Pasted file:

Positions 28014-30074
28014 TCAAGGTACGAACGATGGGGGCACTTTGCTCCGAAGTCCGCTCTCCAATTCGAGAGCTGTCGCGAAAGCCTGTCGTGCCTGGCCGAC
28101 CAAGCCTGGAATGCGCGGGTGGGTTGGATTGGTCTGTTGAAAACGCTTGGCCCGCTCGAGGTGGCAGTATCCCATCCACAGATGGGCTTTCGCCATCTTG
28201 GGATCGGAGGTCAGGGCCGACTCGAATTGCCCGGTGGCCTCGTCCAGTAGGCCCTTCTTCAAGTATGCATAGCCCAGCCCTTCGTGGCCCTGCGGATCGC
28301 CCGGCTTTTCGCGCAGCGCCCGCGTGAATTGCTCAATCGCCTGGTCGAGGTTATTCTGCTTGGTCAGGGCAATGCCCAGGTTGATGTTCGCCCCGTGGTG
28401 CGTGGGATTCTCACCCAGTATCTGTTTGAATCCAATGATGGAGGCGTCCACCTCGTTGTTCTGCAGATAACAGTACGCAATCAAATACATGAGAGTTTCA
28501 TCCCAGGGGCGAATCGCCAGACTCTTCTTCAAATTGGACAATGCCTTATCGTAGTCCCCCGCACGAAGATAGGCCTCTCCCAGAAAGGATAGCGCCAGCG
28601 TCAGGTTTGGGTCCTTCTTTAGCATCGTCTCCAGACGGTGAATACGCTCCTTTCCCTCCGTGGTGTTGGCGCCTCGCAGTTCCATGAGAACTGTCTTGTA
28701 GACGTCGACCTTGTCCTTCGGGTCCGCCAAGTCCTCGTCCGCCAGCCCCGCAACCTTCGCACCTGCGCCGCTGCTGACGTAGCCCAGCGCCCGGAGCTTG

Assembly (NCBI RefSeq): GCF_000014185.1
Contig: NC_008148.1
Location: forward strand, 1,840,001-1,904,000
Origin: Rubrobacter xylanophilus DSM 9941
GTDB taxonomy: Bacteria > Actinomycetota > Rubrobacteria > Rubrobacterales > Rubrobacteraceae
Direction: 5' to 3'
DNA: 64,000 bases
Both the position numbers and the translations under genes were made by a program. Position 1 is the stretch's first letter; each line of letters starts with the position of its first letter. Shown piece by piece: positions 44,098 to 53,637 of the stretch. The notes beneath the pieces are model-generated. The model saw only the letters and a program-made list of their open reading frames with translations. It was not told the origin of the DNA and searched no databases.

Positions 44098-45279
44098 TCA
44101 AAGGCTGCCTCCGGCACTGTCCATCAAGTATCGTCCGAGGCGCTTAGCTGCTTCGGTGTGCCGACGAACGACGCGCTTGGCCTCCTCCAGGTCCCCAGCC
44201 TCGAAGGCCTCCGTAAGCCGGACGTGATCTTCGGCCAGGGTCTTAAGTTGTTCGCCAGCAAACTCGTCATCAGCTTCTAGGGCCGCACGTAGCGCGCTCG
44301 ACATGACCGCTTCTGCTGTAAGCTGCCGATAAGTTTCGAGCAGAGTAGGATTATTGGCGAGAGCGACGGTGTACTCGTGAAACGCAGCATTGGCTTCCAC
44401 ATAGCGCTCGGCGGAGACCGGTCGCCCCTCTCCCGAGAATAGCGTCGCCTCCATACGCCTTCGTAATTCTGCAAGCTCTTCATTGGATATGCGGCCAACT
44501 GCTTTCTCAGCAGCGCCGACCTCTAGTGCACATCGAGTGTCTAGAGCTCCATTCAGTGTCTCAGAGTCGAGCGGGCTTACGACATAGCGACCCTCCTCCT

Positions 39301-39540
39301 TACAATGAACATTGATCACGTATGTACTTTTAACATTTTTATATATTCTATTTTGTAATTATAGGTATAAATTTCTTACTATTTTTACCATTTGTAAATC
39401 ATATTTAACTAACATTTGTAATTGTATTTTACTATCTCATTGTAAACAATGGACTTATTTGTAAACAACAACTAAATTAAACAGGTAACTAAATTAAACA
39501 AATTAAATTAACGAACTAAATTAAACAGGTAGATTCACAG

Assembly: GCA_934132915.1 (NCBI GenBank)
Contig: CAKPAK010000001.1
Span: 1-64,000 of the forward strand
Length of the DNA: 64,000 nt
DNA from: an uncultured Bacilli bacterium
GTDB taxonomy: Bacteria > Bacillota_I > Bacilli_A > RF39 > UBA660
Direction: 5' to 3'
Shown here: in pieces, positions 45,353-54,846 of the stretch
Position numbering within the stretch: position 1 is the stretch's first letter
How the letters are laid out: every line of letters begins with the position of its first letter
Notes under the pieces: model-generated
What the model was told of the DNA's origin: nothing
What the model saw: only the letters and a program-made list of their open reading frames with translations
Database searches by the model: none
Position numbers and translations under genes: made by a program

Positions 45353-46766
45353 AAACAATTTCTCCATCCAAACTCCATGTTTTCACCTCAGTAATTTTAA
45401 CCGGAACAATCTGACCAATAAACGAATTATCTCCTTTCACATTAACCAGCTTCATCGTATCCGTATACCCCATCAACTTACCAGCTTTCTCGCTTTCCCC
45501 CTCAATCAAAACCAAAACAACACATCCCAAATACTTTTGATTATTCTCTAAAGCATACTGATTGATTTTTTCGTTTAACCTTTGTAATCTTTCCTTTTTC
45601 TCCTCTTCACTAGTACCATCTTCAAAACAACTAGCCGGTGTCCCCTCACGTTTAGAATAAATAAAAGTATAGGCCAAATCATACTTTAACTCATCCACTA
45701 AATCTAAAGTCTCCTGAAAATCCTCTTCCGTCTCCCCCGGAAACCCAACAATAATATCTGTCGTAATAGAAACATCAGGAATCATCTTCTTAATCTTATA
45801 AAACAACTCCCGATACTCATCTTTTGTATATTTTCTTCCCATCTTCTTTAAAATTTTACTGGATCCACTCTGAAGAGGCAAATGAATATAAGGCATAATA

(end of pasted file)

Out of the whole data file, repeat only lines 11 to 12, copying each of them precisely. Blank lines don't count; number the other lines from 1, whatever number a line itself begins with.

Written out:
Contig: NC_008148.1
Location: forward strand, 1,840,001-1,904,000